“Call yourselves to account before you are called to account, and prepare yourselves for the Day of Judgement: the Day you shall be brought before Allah. Truly, the account in the Next Life of the one who calls himself to account in this life will be easier.” (Tirmidhi, Qiyama, 25/2459)

For instance, a Muslim should weigh up their entire day each night and should ask themselves:

  • How did I open my book of life this morning? Did I give thanks to my Lord who bestowed upon me a new day?
  • Was I able to hasten to meet Him at the hour of early dawn to which He invites me to forgiveness? How much was I able to benefit from the overflowing of divine mercy and forgiveness at that time? Or did I waste away those special opportunities with sleep?
  • Did I carry with me the light of this blessed time to the rest of my day? How much of my day passed in remembrance of Allah? To what extent did I experience the closeness of Allah in my remembrance of Him?
  •  Did I contemplate death, the destroyer of pleasures?
  • How much did I shed myself of life’s superfluous concerns and turn to my Lord? How much depth of contemplation did the inscriptions of divine power and majesty bring about in my heart?
  • How many times did I respond to the divine call from the minaret and to offer my prayer in congregation? Did I observe my prayers in a fitting manner earning divine approval, in humble submission, in harmony of heart and body?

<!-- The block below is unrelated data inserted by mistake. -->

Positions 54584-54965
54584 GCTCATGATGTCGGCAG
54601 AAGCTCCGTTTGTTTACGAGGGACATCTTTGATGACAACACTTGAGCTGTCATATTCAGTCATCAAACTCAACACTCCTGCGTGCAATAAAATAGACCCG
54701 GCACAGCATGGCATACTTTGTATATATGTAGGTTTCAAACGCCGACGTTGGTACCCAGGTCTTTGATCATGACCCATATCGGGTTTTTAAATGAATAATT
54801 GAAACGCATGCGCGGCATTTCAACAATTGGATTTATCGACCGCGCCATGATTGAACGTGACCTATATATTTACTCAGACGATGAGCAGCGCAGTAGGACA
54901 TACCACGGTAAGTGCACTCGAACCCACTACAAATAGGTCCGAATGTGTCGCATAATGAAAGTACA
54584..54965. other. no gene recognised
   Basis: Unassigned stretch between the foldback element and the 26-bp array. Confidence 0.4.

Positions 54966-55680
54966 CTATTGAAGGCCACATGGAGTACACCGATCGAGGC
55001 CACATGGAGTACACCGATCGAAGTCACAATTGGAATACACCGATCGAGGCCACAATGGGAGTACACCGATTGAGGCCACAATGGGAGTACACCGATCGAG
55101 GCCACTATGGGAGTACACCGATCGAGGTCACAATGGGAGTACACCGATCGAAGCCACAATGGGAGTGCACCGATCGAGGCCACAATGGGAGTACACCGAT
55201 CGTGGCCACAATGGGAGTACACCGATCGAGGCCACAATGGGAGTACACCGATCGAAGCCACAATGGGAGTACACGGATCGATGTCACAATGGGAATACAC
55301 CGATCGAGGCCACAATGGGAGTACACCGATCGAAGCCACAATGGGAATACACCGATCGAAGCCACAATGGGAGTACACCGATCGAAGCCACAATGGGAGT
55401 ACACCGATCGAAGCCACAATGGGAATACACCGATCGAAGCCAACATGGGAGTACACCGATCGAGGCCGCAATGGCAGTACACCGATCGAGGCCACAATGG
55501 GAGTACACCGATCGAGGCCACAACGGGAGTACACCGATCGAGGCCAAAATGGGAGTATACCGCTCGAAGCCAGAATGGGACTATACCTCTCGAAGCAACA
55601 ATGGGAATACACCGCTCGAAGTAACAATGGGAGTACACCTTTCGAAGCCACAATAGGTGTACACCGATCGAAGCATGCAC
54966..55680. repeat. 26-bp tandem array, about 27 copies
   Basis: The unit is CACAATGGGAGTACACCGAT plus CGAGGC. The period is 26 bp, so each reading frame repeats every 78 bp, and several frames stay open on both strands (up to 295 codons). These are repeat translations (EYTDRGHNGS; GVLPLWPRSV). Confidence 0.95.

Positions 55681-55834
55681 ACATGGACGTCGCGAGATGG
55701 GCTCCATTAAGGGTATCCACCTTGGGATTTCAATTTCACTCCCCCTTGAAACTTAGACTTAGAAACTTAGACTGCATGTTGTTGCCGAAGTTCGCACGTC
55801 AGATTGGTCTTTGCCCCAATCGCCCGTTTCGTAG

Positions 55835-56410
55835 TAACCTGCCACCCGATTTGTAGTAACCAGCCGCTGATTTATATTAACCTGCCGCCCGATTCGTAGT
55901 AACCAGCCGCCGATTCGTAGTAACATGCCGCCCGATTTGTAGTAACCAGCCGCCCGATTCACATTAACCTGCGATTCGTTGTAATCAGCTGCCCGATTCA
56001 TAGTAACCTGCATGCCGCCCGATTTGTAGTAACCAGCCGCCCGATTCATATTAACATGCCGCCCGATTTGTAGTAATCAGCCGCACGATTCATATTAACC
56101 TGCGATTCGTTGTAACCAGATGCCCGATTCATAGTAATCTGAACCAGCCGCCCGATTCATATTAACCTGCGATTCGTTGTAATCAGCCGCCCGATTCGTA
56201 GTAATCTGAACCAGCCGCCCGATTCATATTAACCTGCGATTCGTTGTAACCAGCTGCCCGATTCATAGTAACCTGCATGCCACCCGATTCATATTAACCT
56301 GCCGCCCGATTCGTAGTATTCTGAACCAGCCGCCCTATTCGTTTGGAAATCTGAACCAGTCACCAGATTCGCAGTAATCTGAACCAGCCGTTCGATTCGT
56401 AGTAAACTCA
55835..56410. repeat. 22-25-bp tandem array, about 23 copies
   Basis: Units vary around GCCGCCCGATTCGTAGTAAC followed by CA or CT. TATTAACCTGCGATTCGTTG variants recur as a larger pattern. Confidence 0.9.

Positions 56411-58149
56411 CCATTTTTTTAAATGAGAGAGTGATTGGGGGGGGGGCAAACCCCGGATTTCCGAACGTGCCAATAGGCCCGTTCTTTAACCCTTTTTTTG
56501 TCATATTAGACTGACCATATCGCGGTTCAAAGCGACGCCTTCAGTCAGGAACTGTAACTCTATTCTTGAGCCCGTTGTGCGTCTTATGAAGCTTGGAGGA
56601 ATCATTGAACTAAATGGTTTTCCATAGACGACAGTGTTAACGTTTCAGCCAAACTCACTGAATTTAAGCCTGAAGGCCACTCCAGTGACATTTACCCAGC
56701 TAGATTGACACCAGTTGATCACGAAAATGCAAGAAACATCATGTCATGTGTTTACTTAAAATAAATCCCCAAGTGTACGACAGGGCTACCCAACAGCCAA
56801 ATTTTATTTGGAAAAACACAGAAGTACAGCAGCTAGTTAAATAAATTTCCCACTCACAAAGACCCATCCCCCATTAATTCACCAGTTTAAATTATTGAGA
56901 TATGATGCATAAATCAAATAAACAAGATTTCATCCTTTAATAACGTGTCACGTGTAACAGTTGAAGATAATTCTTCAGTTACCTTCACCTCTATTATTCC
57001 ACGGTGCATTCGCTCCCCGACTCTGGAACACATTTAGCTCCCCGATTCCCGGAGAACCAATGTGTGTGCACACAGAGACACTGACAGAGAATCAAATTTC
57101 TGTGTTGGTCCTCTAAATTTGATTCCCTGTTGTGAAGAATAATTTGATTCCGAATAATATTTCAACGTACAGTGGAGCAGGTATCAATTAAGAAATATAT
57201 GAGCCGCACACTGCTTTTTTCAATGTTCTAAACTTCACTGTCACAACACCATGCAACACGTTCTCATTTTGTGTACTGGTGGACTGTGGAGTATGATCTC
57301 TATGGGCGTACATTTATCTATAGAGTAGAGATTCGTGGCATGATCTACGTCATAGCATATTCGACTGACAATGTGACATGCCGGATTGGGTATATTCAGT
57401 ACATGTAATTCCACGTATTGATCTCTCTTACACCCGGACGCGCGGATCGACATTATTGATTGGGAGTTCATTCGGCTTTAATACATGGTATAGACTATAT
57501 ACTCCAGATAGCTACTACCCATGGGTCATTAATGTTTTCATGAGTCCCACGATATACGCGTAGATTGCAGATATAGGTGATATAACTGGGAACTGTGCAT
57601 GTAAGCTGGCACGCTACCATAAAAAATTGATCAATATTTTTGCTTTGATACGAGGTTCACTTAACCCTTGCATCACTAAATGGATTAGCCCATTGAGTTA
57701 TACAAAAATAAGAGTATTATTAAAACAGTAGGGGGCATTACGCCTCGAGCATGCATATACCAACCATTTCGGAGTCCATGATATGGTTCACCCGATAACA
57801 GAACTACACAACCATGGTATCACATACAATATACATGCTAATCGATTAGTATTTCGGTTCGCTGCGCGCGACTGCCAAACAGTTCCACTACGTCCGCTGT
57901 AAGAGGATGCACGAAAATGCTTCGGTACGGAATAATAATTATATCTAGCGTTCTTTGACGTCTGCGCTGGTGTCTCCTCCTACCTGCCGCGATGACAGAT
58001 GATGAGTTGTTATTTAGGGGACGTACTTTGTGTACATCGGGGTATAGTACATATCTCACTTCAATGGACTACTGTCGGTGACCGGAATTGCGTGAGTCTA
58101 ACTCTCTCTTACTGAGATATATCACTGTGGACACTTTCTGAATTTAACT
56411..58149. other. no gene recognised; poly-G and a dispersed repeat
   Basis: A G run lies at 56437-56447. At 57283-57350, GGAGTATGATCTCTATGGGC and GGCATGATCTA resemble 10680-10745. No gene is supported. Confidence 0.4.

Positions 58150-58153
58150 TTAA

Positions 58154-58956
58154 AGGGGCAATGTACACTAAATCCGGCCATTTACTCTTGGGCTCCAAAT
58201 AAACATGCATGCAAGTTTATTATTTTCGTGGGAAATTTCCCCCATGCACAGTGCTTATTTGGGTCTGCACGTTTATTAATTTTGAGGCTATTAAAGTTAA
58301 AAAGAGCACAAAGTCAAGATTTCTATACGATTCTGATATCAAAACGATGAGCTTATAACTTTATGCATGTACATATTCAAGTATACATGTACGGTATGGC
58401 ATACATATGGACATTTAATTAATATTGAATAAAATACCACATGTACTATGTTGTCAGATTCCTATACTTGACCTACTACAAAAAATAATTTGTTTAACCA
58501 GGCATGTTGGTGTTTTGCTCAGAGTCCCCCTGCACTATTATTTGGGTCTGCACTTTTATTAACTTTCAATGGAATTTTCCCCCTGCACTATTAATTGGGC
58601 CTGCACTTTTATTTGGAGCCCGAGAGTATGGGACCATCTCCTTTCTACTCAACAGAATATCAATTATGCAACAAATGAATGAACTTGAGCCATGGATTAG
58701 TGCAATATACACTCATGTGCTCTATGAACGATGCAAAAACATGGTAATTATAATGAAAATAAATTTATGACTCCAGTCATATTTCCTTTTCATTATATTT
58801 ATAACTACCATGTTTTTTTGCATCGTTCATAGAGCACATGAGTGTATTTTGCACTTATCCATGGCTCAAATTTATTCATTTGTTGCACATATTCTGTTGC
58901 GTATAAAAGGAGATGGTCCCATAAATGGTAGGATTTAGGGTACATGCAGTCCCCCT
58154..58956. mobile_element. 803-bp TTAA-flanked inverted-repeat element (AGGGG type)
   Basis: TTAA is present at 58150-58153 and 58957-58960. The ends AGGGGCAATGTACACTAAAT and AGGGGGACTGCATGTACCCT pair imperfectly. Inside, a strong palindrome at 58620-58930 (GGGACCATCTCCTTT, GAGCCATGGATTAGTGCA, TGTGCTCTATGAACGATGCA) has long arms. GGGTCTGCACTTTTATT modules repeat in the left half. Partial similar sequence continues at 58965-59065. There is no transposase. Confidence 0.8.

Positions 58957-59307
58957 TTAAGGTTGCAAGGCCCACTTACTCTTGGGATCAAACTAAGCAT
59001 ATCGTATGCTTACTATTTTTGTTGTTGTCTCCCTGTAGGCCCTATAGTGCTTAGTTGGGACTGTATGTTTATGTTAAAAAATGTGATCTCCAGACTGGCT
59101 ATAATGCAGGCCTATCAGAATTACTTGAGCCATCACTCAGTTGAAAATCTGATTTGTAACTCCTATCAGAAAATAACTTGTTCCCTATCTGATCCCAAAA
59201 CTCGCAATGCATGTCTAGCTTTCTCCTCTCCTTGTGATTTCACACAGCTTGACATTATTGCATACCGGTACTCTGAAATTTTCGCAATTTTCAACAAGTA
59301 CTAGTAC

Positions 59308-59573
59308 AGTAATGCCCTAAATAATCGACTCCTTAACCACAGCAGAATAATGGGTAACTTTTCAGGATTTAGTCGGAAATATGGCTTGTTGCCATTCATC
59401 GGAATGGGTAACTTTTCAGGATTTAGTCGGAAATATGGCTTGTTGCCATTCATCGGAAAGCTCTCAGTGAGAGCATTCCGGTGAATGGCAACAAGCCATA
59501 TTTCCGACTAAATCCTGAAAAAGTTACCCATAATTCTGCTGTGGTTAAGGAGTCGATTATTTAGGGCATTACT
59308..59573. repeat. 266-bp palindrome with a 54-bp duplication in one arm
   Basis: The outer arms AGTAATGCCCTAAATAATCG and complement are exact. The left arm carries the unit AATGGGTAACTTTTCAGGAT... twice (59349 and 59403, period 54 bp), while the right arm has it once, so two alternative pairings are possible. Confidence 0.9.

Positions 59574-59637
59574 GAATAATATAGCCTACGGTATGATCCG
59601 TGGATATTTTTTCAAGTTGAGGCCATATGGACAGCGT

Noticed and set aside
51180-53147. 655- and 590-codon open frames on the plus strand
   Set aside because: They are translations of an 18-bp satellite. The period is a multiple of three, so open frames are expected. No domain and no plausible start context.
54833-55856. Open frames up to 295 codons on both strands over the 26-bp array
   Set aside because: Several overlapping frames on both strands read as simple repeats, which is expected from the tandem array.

• Was I careful that my earnings, what I ate, drank and wore today were lawful and not doubtful or forbidden? Did a sense of avoidance of what is forbidden accompany me in all of my actions and conduct?
  • Did I take care in regard to observing the rights of others? Am I able to say, “I did not violate the rights of others, I did not hurt anyone”?
  • Was I able to look at all creation with the Creator’s mercy, compassion and love?
  • Did I observe the rights of the creature at my doorstep? Did I have mercy on creation, knowing that a person who starved a cat will be punished and one who gave water to a thirsty dog will be forgiven?
  • Did I inquire after my mother, father and relatives? If they have passed away, did I read the Qur’an for their souls?
  • Was I able to behold my family wholeheartedly, with the awareness of it being one of the gardens of the Garden and protect my loved ones from the adverse effects of the outside world – of fashion, advertising, television and the internet? In this respect, to what extent was I able to translate into action, the divine injunction, “You who believe! Safeguard yourselves and your families from a Fire whose fuel is people and Stones, ” (At-Tahrim, 66:6)
  • Did I see my husband off to work in the morning lovingly, with a smile and ask Allah that he bring home lawful sustenance? Did I greet him again with a smile and tender words on his return, help him unwind and strive to be a family from which all others take example?